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Can Seattle Survive a $15 Minimum Wage?

Jason Russell | 05/06/2014 |
Wikimedia/CC

With Seattle’s agreement to raise the city’s minimum wage to $15 an hour, Seattle’s minimum wage will be one of the highest in the nation, matching the one approved by voters in 2013 in nearby SeaTac, Washington. The new minimum is a 61 percent increase from Washington State’s current minimum wage of $9.32, and will be indexed for inflation. The phase-in schedule depends on the number of employees in a firm and whether or not the firm offers health insurance, but for some the minimum wage will rise to $15 an hour as soon as 2017.

Of the 576 metropolitan and nonmetropolitan areas tracked by the Bureau of Labor Statistics, Seattle has one of the highest hourly median wages. Both Seattle-Bellevue-Everett (ranked 13th, with $22.43) and the overlapping Seattle-Tacoma-Bellevue area (ranked 18th, with $21.72) beat the national hourly median wage, $16.87. As a result, the negative effects of a $15 minimum wage are not as bad as they would be in Brownsville-Harlingen, Texas, which has a median hourly wage of $10.81.

With a $15 minimum wage floor, Seattle can say goodbye to many of its low-skilled workers. The city government must have decided it can do without them because of the city’s high-skilled workforce - Amazon.com and Nordstrom are two examples of corporations headquartered in downtown Seattle, in addition to several medical and biotechnology firms. Low-skill jobs remaining in the city will see increased competition, with medium-skilled, experienced workers winning out over low-skilled, mainly young, workers trying to reach the first rung of the career ladder.

Those working in restaurant, personal care, or building maintenance jobs will be most affected. These three occupational categories each have median hourly wages below $15.00 an hour, and comprise nearly 14 percent of employment in the Seattle-Tacoma-Bellevue metropolitan area (not to be confused with Seattle proper).

Workers aside, customers in Seattle will undoubtedly be affected. The Congressional Budget Office estimates that an increase in the federal minimum wage to $10.10 an hour would burden the U.S. private sector with $15 billion in additional costs. More often than not, these costs get passed on to customers in higher prices. Downtown Seattle workers should expect to see an uptick in the price of lunches and after-work drinks.

A telling case study of minimum wage effects occurred last week in New York City. The Restaurant Opportunities Center, a labor union in all but name and tax treatment, organized a restaurant week to recognize eateries it deemed to have satisfactory employment practices. The average price of a burger and fries at the participating restaurants was $20.50. Many low-wage workers would prefer the McDonald’s Dollar Menu or a $5 Footlong at Subway, especially when dining with their families. A family of four could enjoy $5 Footlongs for $20 total at Subway, whereas four burgers at an ROC-approved restaurant would bring the bill to $82.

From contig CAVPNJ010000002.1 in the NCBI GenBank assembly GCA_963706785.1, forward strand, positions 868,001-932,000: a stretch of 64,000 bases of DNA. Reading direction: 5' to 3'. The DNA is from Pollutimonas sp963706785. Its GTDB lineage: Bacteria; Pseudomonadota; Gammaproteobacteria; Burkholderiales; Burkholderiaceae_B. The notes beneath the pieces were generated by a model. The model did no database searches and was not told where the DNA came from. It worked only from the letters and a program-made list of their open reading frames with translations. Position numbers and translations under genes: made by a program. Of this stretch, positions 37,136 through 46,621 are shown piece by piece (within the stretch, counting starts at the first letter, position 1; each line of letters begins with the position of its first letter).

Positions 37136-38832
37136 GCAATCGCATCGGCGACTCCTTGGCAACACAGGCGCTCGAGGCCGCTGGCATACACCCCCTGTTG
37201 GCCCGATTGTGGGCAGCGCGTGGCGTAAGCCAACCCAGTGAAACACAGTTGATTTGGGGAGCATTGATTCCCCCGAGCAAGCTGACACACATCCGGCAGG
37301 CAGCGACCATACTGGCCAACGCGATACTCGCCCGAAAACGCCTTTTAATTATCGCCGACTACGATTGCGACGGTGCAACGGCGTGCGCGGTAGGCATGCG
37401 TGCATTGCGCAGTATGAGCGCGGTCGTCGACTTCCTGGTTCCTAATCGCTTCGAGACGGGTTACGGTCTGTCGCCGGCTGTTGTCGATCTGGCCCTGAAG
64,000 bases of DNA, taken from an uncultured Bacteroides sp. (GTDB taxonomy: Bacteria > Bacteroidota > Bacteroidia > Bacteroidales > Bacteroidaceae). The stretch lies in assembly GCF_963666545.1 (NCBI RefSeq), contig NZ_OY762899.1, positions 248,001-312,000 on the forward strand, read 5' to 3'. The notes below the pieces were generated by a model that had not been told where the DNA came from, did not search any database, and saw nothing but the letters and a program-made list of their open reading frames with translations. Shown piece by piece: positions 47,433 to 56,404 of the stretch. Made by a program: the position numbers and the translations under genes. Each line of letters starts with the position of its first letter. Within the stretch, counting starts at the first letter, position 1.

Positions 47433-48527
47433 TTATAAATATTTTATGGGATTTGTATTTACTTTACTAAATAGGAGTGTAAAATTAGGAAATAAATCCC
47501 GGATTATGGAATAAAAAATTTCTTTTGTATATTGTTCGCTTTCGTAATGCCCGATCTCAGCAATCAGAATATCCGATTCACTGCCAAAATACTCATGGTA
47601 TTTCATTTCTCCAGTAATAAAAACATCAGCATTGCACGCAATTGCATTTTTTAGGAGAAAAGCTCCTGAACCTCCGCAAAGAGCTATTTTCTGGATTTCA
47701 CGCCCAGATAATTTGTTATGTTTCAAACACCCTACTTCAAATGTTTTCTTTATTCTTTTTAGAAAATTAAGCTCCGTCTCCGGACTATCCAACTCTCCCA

Still, these negative consequences are not coming soon enough for some. Kshama Sawant, a member of the City Council and the Socialist Alternative Party, opposes the mayor’s plan because the drastic increase will not occur quickly enough. “Every year of a phase-in means yet another year in poverty for a worker,” she said in a press conference last week. 

Sawant’s logic makes one wonder why minimum wage advocates would stop at $15 an hour. If the minimum wage can lift people out of poverty without harming anyone else, it makes sense to raise the wage to $24.30 an hour, the average for nonsupervisory employees, or higher. Of course, this is unrealistic. Minimum wage hikes raise the cost of employment and discourage hiring. Low-skill workers who need employment get priced out of their jobs. These effects occur to some degree whether the hourly minimum wage is $25 or $5.

Seattle shows why Congress does not need to raise the federal minimum wage. States and localities with different costs of living are coming to their own solutions on the minimum wage without any action from Congress. Seattle can always reverse course, but it is harder for Congress to change its laws.

In a diverse, widespread nation where the median hourly wage can range from $10.81 in one locality to $37.59 in another, a one-size-fits-all federal minimum wage is extremely detrimental. Though the effects of a local minimum wage hike are harmful, a national minimum wage hike would be disastrous.

 

Jason Russell is a research associate at Economics21 at the Manhattan Institute for Policy Research. You can follow him on Twitter here.
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